The first barbecue was purely a community affair, but when it turned out so well, businessmen got behind the event and decided to throw it open to the outlanders.
The first come one come all feed was staged in 1954, and it has been a regular feature on the last Saturday in April every year since.
One undeniable reason for the barbecue's rousing success is the fact that it's all for free. It is financed almost entirely by businesses of Bullhead and nearby Kingman.
But there are few complaints. The boys figure there's bound to be a certain percentage of those coming to eat burro who'll stay on to fish for trout. And in Bullhead, it's river trout and not burro that supplies the year-round bread and butter.
The event stayed free of charge for a few years; one account of the early days says that people used to quip, "Go to the Bullhead Bar-B-Q for a free piece of wild ass!"
It didn't stay free for long, though. Organizers decided to use the growing popularity of the event to raise money for community needs, such as schools, roads and improving the local hospital.
Mohave County Miner, May 26, 1966: At Bullhead City: Burro Bar-B-Q
The annual Wild Burro Barbecue will be held Saturday at Bullhead City. Games, booths, burro rides and races and the barbecue, served from noon until late afternoon, will be the order of the day. All proceeds will go into a river community hospital fund.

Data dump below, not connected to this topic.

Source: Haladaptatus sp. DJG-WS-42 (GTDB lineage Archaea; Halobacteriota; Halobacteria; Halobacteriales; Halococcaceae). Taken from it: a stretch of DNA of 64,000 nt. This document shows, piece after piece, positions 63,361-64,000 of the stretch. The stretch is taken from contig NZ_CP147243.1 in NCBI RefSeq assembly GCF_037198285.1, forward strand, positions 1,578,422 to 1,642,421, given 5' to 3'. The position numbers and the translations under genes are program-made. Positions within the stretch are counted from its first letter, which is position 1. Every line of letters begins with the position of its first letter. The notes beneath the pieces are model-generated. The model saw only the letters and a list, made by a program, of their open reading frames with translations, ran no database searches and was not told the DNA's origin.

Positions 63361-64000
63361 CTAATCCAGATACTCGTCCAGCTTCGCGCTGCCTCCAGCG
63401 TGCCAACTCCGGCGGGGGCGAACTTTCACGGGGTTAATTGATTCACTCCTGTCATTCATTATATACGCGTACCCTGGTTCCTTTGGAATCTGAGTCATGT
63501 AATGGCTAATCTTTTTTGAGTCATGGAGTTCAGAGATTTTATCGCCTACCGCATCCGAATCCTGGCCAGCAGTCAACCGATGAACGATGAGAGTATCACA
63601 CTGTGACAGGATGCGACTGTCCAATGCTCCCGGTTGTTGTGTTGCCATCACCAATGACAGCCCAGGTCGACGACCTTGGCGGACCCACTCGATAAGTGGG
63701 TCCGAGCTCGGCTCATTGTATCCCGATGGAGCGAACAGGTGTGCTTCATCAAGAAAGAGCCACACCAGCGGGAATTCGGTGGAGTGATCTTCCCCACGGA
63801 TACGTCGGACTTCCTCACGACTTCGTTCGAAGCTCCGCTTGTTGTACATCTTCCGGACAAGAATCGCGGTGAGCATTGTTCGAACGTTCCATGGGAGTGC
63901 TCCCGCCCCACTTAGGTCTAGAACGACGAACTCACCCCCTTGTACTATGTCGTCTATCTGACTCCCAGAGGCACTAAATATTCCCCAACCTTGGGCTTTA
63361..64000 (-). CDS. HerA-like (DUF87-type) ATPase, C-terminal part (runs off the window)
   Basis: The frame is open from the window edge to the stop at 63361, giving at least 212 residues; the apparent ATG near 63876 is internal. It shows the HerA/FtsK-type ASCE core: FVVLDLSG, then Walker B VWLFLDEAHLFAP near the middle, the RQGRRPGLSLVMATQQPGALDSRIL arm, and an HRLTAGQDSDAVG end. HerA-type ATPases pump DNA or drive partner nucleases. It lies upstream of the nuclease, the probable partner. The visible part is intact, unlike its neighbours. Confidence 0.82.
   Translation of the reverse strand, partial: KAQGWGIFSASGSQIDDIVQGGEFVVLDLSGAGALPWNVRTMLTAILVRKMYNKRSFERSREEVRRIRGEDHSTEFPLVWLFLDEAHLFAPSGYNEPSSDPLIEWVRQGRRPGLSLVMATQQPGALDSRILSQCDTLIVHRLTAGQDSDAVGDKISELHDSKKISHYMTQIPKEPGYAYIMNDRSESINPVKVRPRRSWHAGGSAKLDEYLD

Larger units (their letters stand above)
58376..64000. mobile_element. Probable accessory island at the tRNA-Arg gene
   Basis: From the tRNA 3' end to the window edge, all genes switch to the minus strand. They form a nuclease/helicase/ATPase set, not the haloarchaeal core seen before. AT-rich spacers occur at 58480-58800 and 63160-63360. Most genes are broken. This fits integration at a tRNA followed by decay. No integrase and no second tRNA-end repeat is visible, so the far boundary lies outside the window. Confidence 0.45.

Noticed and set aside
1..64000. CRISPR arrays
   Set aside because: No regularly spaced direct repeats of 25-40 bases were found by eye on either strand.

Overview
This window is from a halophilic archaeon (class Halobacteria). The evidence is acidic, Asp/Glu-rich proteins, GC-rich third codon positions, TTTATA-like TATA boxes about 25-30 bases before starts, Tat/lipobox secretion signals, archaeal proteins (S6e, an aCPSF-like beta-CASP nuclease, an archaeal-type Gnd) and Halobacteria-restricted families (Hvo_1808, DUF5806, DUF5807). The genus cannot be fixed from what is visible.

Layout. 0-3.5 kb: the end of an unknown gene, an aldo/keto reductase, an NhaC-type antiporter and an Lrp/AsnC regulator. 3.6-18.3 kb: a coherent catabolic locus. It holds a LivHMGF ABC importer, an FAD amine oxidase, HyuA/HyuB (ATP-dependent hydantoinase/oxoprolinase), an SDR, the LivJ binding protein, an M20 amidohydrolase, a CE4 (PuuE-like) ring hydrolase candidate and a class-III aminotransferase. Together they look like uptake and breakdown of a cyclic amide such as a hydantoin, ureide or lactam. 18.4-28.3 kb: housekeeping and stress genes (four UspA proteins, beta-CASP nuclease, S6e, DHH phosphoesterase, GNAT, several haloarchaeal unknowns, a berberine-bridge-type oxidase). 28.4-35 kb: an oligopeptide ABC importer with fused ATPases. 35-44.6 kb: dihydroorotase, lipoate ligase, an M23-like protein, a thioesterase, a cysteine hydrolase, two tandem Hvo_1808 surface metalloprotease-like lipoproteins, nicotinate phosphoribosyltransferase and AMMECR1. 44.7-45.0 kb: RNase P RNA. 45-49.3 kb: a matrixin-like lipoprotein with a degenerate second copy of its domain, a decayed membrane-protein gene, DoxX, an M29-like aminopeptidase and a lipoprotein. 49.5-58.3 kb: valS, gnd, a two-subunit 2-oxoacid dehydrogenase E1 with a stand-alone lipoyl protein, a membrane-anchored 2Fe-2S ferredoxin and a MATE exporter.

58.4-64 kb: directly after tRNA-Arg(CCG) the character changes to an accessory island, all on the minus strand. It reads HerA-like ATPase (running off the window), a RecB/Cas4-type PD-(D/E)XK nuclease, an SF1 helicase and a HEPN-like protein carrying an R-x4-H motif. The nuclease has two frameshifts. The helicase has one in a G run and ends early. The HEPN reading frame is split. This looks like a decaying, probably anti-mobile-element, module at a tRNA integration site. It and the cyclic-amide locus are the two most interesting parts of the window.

... This will mark the third year the barbecue, for many years an annual affair in the river community, will be held for the benefit of the Colorado River Valley Community Hospital Association's fund drive.
A crowd of 20,000 is expected to be in the river area for the barbecue and the Memorial Day weekend, according to Ralph Dunlavy, chairman of the community hospital association.
Last year, Dunlavy said, the barbecue netted the hospital fund about $2,500 and the group hopes to make a similar amount this year. Approximately $14,000 has been raised by the association to date.
... This year more than 1700 pounds of meat will be barbecued in an old fashion pit-type barbecue. The 1700 pounds includes 700 pounds of beef.
The burros for this year's barbecue were slaughtered and processed in accordance with government regulations at the Howard Grounds ranch near Kingman.
A lot has changed since then. The beneficiaries of the fundraiser differ, as do the organizers, and the dates have moved to coincide with Memorial Day Weekend.
And they don't grill burros these days.
Mohave Daily Miner, May 5, 1985: Wild Burro Barbecue: Bullhead City prepares for annual festivities
No, they don't really cook burros. Not anymore.
The annual Wild Burro Barbecue has come a long way since its inception. The 35th barbecue, scheduled for May 25 of this year, will include the cooking of about 2,500 pounds of boneless beef, enough for 3,000 people. The burros will be there, but as honorary guests, not dinner, according to Dan Hargrove of the Bullhead City Rotary Club.
"The first one (barbecue) was free, and they did barbecue burros," Hargrove said. "But since we (Rotary) took over, we've used beef. We don't feel you can honor an animal if you eat him."
... Burros now are protected animals and can legally be captured only by the Bureau of Land Management. And beef is a bit more accepted cuisine, anyway.